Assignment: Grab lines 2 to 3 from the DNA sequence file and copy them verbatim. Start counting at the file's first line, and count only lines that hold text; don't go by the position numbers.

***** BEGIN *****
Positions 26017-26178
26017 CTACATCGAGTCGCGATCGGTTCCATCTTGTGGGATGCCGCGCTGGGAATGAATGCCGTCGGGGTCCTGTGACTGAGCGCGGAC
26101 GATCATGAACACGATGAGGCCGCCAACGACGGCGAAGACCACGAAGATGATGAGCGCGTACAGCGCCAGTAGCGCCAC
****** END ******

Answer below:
26017 CTACATCGAGTCGCGATCGGTTCCATCTTGTGGGATGCCGCGCTGGGAATGAATGCCGTCGGGGTCCTGTGACTGAGCGCGGAC
26101 GATCATGAACACGATGAGGCCGCCAACGACGGCGAAGACCACGAAGATGATGAGCGCGTACAGCGCCAGTAGCGCCAC